Southeast Missouri State University alumnus Jacob McCleland always wanted a job that would allow him to travel the world while serving his country. McCleland will see his lifelong dream soon come true when he begins a new career as a Foreign Service Officer for the U.S. Department of State in Tel Aviv, Israel.
Foreign Service Officers work around the world at United States embassies and multilateral organizations. McCleland, a 2000 Southeast graduate with a double major in anthropology and Spanish and a Cobden, Illinois, native, will spend two years in his first assignment to Israel.
“Foreign Service Officers serve as diplomats in United States embassies around the world. We have worldwide availability, meaning we could be sent anywhere in the world,” he said. “Before leaving the United States, I will take several months of Hebrew language classes. I will also undergo training for my job functions.”
Most Foreign Service Officers serve as consular officers during their first tour. Consular officers work on visa adjudication and provide services to American citizens overseas. After he completes his tour in Tel Aviv, McCleland hopes to have the opportunity to work as a public diplomacy officer.
“Public diplomacy officers have several responsibilities within an embassy, including press relations, cultural programs, outreach and exchange programs,” he said.
Southeast’s programs and faculty provided him the linguistic skills and cultural adaptability for becoming a Foreign Service Officer, McCleland said.
“My anthropology professor, Dr. Warren Anderson, was my favorite professor at Southeast, and he opened my eyes to a world beyond our borders and to the fascinating dynamics that culture plays in our lives,” he said. “He was warm and funny, and cared about his students’ success.”
McCleland says he was inspired to become a Foreign Service Officer during his work with the Peace Corps in 2000-2003 in Panama.
During his three years with the Peace Corps, McCleland worked on sustainable agriculture projects in a rural village that had neither electricity nor a road. During his final year, he hosted and produced an agricultural radio program. He often interacted with U.S. Foreign Service Officers.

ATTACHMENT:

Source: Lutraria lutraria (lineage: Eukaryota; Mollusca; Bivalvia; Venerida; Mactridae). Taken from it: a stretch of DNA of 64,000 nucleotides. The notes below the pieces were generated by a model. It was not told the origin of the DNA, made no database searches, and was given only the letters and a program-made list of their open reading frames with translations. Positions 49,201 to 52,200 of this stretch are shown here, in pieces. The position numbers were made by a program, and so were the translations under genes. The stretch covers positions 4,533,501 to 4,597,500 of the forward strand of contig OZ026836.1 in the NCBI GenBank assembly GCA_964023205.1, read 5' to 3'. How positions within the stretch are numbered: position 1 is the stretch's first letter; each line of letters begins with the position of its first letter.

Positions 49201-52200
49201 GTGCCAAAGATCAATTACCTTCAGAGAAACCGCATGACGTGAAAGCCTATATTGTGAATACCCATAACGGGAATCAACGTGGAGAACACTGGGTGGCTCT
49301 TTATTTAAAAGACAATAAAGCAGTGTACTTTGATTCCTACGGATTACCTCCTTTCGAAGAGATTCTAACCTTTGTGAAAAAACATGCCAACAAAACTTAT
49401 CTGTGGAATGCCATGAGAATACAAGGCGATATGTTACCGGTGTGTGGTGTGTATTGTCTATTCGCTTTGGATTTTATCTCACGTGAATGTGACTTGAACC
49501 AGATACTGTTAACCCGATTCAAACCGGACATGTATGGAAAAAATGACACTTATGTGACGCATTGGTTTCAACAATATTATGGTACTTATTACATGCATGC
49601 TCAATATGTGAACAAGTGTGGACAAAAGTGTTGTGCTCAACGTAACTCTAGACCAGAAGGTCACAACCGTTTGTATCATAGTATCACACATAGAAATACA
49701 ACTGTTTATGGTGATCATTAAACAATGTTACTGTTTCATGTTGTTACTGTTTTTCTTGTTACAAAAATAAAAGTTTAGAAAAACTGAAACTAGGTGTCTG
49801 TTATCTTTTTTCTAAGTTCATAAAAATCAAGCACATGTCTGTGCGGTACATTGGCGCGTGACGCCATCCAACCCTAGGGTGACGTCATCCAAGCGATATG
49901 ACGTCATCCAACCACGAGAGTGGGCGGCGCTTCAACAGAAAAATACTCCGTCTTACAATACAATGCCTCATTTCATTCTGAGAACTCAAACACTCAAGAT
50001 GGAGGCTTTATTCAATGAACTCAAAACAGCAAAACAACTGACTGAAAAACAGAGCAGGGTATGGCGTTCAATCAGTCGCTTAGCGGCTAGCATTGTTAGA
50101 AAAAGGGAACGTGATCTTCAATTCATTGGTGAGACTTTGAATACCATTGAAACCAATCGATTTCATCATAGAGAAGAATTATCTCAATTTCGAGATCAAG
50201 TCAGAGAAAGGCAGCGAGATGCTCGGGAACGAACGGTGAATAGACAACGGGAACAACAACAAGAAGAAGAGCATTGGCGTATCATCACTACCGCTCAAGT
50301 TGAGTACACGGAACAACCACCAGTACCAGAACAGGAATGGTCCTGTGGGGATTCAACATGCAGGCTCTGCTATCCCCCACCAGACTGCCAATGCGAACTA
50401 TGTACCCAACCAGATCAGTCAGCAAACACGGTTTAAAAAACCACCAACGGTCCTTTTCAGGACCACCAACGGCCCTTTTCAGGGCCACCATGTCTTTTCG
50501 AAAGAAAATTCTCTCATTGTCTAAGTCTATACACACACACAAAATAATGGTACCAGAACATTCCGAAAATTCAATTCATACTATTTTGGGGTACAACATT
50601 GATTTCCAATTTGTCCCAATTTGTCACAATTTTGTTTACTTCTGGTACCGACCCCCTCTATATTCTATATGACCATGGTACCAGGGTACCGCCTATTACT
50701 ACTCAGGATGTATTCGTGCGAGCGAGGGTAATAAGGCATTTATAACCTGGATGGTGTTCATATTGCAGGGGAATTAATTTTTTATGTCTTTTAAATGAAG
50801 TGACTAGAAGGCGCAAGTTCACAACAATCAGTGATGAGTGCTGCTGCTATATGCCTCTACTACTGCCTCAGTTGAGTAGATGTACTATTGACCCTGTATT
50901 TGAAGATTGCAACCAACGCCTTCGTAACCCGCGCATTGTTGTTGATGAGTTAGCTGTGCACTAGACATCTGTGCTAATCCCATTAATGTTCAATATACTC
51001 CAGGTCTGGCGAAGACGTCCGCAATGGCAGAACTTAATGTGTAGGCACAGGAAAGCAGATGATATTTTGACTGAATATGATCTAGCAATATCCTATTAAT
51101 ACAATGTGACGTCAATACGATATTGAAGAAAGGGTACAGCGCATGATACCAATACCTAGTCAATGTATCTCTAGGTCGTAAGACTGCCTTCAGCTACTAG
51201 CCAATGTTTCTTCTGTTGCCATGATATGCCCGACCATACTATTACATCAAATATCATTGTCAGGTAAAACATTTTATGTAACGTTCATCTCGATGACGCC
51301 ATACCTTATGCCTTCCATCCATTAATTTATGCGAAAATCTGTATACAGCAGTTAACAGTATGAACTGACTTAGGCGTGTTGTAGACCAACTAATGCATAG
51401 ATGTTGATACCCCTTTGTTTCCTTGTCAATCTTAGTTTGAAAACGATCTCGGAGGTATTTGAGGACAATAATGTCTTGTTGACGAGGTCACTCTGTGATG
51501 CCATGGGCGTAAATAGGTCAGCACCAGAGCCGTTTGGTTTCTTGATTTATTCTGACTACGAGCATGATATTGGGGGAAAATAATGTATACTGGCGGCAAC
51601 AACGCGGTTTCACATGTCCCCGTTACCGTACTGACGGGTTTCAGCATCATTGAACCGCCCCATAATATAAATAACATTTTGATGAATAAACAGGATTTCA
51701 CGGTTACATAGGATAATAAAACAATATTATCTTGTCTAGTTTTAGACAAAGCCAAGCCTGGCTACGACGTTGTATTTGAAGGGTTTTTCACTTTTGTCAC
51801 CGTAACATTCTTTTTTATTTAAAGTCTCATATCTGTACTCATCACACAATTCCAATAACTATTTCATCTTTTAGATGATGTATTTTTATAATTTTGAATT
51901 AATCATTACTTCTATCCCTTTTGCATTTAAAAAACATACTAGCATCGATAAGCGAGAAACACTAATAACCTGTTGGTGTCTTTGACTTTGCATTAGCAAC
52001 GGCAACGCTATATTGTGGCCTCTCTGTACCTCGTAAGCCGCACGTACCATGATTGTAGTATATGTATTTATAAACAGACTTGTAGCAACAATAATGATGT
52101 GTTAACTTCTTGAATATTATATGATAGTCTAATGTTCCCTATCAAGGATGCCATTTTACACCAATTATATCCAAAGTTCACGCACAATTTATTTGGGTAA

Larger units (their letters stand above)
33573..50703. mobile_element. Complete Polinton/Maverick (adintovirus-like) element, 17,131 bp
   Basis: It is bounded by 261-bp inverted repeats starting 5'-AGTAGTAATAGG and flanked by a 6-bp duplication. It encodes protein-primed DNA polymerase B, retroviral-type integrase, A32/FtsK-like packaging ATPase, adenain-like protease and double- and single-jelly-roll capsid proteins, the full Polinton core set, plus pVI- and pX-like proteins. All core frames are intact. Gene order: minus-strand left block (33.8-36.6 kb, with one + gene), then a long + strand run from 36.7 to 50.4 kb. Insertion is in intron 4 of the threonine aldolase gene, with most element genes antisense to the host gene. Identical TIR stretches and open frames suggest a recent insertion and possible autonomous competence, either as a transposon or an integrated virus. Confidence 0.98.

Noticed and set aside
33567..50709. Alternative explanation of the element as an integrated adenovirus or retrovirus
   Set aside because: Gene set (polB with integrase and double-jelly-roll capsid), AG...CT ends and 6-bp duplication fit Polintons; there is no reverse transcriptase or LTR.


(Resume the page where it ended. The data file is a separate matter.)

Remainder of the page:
“Foreign Service Officers serving at the embassy in Panama City would often invite Peace Corps volunteers to stay at their homes,” he said. “I was impressed with their breadth of knowledge about international issues.”
McCleland returned to Cape Girardeau after serving with the Peace Corps, and worked for KRCU, southeast Missouri’s National Public Radio (NPR) station broadcasting from Southeast’s campus, for 11 years.
“I was always interested in radio and media as a child. As a freshman at Southeast, I got a job as an announcer on KRCU. I worked there until I graduated and joined the Peace Corps. After my Peace Corps service ended, KRCU hired me as a full-time employee,” McCleland said.
McCleland fulfilled many roles and responsibilities while at KRCU, including Morning Edition host, reporter and producer, and managing a small team of intern student reporters. In 2013, he joined KGOU public radio in Norman, Oklahoma, as their news director.
“I managed the station’s reporters and served as their editor,” McCleland said. “I would also do my own reporting, and my stories were heard on national programs.”
His more than 10 years as a radio journalism helped prepare him for his new duties as a Foreign Service Officer, he said.
“It honed my communication skills and gave me the ability to write quickly and concisely,” he said.
McCleland’s career has been full of variety and learning. He advises current students not to limit themselves to small dreams. That advice has carried him far and will continue to do so around the world.